Catch and kill is a technique employed by some newspaper editors to prevent information damaging to someone else from becoming public, presumably to protect allies of the editor. The newspaper buys the exclusive rights to a story without the intention of publishing it, in effect silencing the seller.

Catch and kill is distinct from using hush money: it is practiced by the media and the target may not be aware his or her information will be kept secret. So far, the rare documented cases always involve a tabloid newspaper, specifically the National Enquirer and its parent company.

Cult of personality

A cult of personality, or cult of the leader, arises when a country's regime – or, more rarely, an individual – uses the techniques of mass media, propaganda, the big lie, spectacle, the arts, patriotism, and government-organized demonstrations and rallies to create an idealized, heroic, and worshipful image of a leader, often through unquestioning flattery and praise. A cult of personality is similar to apotheosis, except that it is established by modern social engineering techniques, usually by the state or the party in one-party states and dominant-party states. It is often seen in totalitarian or authoritarian countries.

The term came to prominence in 1956, in Nikita Khrushchev's secret speech On the Cult of Personality and Its Consequences, given on the final day of the 20th Congress of the Communist Party of the Soviet Union. In the speech, Khrushchev, who was the First Secretary of the Communist Party – in effect, the leader of the country – criticized the lionization and idealization of Joseph Stalin, and, by implication, his Communist contemporary Mao Zedong, as being contrary to Marxist doctrine. The speech was later made public and was part of the "de-Stalinization" process the Soviet Union went through.

Fearmongering

Fearmongering or scaremongering is the spreading of frightening and exaggerated rumors of an impending danger or the habit or tactic of purposely and needlessly arousing public fear about an issue.

Lawn sign

Lawn signs (also known as yard signs, bandit signs, placards, and road signs, among other names) are small advertising signs that can be placed on a street-facing lawn or elsewhere on a property to express the support for an election candidate, or political position, by the property owner (or sometimes to promote a business). They are popular in political campaigns in the United States and Canada.

Managing the news

Managing the news refers to acts that are intended to influence the presentation of information within the news media. The expression managing the news is often used in a negative sense. For example, people or organizations that wish to lessen the publicity concerning bad news may choose to release the information late on a Friday, giving journalists less time to pursue the story. Staying "on message" is a technique intended to limit questions and attention to a narrow scope favorable to the subject.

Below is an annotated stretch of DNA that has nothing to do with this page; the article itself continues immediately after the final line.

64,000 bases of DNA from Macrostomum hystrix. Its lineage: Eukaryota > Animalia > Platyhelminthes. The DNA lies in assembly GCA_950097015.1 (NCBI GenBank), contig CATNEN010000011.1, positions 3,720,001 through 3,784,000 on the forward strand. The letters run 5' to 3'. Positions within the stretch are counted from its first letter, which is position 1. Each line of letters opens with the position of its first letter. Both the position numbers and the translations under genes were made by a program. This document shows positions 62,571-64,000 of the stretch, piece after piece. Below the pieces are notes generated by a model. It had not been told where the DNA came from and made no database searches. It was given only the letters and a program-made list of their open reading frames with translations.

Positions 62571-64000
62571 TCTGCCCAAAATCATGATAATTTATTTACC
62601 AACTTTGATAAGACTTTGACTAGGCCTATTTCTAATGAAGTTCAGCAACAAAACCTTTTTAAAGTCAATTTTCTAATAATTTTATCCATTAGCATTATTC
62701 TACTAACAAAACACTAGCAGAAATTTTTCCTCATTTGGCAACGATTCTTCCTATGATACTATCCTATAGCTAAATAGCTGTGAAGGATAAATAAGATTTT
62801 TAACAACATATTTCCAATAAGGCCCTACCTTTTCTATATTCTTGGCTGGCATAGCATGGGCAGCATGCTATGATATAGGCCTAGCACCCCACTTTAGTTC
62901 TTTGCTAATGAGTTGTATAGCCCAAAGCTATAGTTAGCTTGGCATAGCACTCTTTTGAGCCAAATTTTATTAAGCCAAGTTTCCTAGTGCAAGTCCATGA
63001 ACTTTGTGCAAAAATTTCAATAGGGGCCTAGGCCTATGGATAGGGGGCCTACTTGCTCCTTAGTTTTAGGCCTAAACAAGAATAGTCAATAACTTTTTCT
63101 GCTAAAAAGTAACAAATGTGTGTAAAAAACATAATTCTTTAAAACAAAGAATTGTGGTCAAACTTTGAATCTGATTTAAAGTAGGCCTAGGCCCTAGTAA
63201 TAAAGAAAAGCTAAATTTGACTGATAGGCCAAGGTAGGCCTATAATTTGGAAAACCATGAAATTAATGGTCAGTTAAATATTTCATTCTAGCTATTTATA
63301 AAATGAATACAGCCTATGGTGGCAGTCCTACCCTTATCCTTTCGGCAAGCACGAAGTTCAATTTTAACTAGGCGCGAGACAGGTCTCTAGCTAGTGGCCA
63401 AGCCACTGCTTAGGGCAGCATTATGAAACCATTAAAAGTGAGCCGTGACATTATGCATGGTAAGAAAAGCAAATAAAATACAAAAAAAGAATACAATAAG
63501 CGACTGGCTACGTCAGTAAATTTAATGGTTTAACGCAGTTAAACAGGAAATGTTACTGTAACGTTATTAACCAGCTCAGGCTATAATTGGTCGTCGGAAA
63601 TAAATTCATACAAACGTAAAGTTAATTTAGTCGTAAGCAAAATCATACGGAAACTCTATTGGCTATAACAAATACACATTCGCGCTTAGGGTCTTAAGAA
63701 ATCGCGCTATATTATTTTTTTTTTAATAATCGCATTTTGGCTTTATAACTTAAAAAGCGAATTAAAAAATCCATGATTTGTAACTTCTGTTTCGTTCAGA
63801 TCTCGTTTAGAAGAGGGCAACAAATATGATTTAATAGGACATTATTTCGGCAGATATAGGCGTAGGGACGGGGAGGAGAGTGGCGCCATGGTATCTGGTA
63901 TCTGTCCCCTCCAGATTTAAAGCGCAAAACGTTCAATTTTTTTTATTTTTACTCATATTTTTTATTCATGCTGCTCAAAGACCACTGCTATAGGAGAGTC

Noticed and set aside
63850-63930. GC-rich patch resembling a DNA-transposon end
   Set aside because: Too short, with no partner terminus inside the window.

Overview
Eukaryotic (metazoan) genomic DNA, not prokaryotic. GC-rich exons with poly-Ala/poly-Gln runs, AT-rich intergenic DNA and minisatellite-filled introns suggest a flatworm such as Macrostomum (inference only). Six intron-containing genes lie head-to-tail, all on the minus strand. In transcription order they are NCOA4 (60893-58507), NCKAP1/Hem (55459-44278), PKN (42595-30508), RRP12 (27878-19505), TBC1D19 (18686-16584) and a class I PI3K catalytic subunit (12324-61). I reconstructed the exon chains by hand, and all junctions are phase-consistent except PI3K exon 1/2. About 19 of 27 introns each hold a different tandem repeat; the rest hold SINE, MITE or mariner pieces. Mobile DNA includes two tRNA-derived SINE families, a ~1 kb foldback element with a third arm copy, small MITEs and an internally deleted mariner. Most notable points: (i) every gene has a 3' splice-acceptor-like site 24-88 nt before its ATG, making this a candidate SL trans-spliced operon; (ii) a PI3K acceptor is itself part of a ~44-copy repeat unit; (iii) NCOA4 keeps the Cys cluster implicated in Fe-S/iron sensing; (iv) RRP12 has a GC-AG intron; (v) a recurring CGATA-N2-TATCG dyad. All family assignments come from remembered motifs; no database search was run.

An example cited by the Communication, Cultural and Media Studies infobase regards a February 1996 Scott Report on arms sales to Iraq. In the United Kingdom, the report was given early to certain officials.

Mark Fisher (theorist)

Mark Fisher (11 July 1968 – 13 January 2017), also known as "k-punk", was a British writer, critic, cultural theorist, and teacher based in the Department of Visual Cultures at Goldsmiths, University of London. He initially achieved acclaim for his blogging as k-punk in the early 2000s, and was known for his writing on radical politics, music, and popular culture.

Fisher published several books, including the unexpected success Capitalist Realism: Is There No Alternative? (2009), and contributed to publications such as The Wire, Fact, New Statesman and Sight & Sound. He was also the co-founder of Zero Books, and later Repeater Books. He died in January 2017, shortly before the publication of The Weird and the Eerie (2017).

Media scrum

A media scrum is an impromptu press conference, often held immediately outside an event such as a legislative session or meeting. Scrums play a central role in Canadian politics and also occur in the United Kingdom, Australia, and New Zealand. The same term is now also used for similar gatherings of journalists in the United States.

Name recognition

In politics, name recognition is the ability a voter has to identify a candidate's name due to a certain amount of previous exposure through various campaigning methods. It can be described as the awareness voters have about specific candidates resulting from various forms of campaign advertising. Some of the advertising methods used by candidates running for various offices are creating posters, making yard signs, bumper stickers and attempting to get media exposure, are a few examples of how they achieve this. Though candidates can achieve high name recognition and exposure, this does not necessarily mean that the average voter has a good understanding of their ideologies, positions and stances on political issues.